My Daughter’s Scoliosis Journey
I started writing this post the night before my daughter was scheduled to go in for her first of two surgeries last week for correction of Scoliosis but I just couldn’t keep my mind focused or distracted enough on anything for any length of time to finish it. My mind was clouded and consumed with many thoughts and they fluctuated into good and bad areas frequently. The night before I was working hard to embrace my optimism and feeling very positive that the surgery was going to be seamless, after all it was her 10th surgery and she’s blown through all of them like a trooper but my underlying state was anxiety and fear, which is something I always have because there is something about anesthetic that scares me. I knew that the recovery was expected to be long and possibly quite painful and like any parent, my strongest desire was to alleviate any and all discomfort she experienced but that was something I knew I would have absolutely no control over.
Regardless of how medically necessary I knew it was for her to have this surgery and no matter how many positive thoughts I had about how she would be down the road, I knew that it was the time in between those two points that was going to be difficult.
The doctor had advised that Scoliosis surgery is one of the big ones, right up there with heart surgery and I had to keep reminding myself that the best thing for me to focus on was that it could be worse. She could have had something medical develop that has a lower likelihood of a positive outcome which some kids and parents have to go through and accept and of course I’m sure like every other parent that has to watch their child endure a big challenge, you can feel overwhelmed and helpless. The need and desire to protect and “take away the hurt” is how I relate to hearing parents say the familiar phrase to their kids “this is going to hurt me more than it hurts you”. It really does feel like you are bearing the entire weight of it all or trying to at least, and surprisingly most kids power through these things better than we might have initially expected.
I firmly believe that “Everything Happens for a Reason” and even though I don’t know what that reason is yet, I do know one thing for sure is that my daughter and I will be even more strongly bonded from going through this together then we were before.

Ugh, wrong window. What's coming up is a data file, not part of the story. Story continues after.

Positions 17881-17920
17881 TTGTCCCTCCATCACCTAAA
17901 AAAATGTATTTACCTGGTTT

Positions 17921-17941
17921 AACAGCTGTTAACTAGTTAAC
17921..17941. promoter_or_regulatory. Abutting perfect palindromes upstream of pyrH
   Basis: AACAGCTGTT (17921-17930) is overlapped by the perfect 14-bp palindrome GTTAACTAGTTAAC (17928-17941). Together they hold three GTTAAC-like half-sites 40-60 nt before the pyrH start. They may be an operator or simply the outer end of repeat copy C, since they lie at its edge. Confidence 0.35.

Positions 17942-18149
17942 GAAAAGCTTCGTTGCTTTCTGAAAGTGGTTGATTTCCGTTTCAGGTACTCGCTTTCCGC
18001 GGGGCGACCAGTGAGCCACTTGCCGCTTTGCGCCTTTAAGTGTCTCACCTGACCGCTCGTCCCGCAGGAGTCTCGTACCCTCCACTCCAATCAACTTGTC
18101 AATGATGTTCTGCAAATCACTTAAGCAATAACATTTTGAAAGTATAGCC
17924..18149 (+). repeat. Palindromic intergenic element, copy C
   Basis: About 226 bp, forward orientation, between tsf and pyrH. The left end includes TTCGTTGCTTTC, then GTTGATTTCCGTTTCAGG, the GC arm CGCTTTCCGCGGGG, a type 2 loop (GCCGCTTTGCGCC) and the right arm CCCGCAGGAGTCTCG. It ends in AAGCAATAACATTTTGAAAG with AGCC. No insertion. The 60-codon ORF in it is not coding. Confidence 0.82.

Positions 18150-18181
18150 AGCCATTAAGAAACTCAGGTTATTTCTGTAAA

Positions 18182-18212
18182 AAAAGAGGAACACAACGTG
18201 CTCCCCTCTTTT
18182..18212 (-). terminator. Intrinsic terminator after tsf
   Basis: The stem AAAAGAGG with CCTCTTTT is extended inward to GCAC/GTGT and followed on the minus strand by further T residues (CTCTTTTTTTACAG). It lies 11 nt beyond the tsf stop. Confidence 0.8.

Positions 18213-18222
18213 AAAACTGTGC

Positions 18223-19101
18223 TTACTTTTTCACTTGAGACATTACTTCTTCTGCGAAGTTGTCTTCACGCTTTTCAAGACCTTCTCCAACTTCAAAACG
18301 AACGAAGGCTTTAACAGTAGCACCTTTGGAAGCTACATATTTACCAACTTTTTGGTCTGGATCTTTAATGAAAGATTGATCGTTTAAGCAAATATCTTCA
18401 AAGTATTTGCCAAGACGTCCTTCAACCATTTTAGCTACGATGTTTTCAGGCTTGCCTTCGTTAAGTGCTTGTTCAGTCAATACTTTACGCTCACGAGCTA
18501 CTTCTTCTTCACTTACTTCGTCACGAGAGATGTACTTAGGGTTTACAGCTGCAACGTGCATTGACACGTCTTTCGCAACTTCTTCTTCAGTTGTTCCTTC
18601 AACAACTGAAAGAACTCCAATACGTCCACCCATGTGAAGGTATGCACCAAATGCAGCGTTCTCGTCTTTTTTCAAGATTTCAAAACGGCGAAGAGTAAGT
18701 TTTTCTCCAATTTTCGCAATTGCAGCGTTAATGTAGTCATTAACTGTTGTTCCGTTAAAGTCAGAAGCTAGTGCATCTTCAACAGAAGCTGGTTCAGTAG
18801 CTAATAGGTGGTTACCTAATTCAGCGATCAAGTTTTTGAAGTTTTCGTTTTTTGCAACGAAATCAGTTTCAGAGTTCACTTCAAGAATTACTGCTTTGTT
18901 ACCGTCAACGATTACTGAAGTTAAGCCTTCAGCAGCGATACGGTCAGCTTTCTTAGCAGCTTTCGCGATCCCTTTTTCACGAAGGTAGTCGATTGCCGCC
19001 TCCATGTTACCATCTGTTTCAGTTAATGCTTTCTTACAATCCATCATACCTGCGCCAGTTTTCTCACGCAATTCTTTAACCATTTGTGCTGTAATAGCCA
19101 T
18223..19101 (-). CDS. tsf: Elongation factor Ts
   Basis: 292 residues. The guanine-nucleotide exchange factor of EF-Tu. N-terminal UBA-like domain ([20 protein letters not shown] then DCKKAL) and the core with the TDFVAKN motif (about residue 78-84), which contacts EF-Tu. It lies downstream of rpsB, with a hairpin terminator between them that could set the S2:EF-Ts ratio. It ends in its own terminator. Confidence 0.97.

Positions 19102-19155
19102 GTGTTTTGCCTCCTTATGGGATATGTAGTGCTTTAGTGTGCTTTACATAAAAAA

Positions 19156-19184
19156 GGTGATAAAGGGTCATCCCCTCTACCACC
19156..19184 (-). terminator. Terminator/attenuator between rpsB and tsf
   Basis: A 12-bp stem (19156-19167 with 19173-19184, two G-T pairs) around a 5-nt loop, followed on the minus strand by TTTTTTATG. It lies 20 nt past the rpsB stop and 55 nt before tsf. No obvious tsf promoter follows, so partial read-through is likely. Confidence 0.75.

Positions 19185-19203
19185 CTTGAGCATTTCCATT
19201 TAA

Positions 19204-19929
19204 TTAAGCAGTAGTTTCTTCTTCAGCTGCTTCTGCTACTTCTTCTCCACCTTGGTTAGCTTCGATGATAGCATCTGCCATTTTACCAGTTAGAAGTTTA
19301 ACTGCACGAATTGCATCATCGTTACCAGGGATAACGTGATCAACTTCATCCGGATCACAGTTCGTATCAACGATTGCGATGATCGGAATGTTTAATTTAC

I’m hoping these X-ray picture attachments are viewable for everyone, this one is a month before the surgery, it is a front view, her curve was on the right side of her torso on her back so her rib cage on the right side looked almost like it was winged out. A curve of this degree (92%) and even further puts a lot of pressure on many different areas of the body, my daughter is special needs and non-verbal so knowing exactly how it was affecting her was not precise but I did notice that her oxygen capacity was definitely compromised, she tired just from walking across the room. From December of last year to April of this year she had lost 25 pounds because she just wasn’t eating her usual, again hard to know exactly how strongly it was affecting her but the X-ray also showed that her spine was pushing inward as well which meant her stomach capacity may be compromised, hence the weight loss and lack of regular feed.
When the decision was finalized that a surgery date needed to be set it seemed like the worst day but as the time drew closer to that date I saw her quality of life was diminishing with each day that passed so I started to feel that the surgery couldn’t come soon enough, it seemed like she was suffering.
The surgery had to be done in two stages, each surgery is quite long in duration so doing the entire procedure at once was too much. The first surgery had one hiccup but it wasn’t severe. Like everything in the medical field, advancement in all procedures are ever evolving so the procedure for this surgery had a “less invasive advancement”, unfortunately my daughter’s system was so compromised from the curvature that the classic procedure was needed. It was no worse off and she came through it really well.
The plan was to do the surgeries back to back so the 2nd stage was set for the following morning and it was the longer of the two procedures. This is where things took a different turn which wasn’t necessarily a complication but rather a forced delay because her doctor is meticulous about every aspect of his patient’s well-being (one of the main reasons I have so much respect for him), so the last couple hours of the surgery were to be completed on a third day, again slated for the following morning.